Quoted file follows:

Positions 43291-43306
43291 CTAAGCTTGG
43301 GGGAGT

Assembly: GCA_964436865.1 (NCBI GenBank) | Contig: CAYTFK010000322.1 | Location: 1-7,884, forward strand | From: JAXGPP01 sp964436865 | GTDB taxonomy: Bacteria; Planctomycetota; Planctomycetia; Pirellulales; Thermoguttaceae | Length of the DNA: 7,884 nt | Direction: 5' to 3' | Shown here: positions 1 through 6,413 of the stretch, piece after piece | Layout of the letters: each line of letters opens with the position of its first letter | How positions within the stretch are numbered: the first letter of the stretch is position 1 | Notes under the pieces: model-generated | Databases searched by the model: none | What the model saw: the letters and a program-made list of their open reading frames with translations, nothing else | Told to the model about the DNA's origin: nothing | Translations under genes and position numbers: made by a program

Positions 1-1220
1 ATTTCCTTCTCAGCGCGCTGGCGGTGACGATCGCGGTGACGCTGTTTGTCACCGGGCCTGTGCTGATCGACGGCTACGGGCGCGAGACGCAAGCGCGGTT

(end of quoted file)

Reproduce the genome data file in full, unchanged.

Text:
Positions 43291-43306
43291 CTAAGCTTGG
43301 GGGAGT

Assembly: GCA_964436865.1 (NCBI GenBank) | Contig: CAYTFK010000322.1 | Location: 1-7,884, forward strand | From: JAXGPP01 sp964436865 | GTDB taxonomy: Bacteria; Planctomycetota; Planctomycetia; Pirellulales; Thermoguttaceae | Length of the DNA: 7,884 nt | Direction: 5' to 3' | Shown here: positions 1 through 6,413 of the stretch, piece after piece | Layout of the letters: each line of letters opens with the position of its first letter | How positions within the stretch are numbered: the first letter of the stretch is position 1 | Notes under the pieces: model-generated | Databases searched by the model: none | What the model saw: the letters and a program-made list of their open reading frames with translations, nothing else | Told to the model about the DNA's origin: nothing | Translations under genes and position numbers: made by a program

Positions 1-1220
1 ATTTCCTTCTCAGCGCGCTGGCGGTGACGATCGCGGTGACGCTGTTTGTCACCGGGCCTGTGCTGATCGACGGCTACGGGCGCGAGACGCAAGCGCGGTT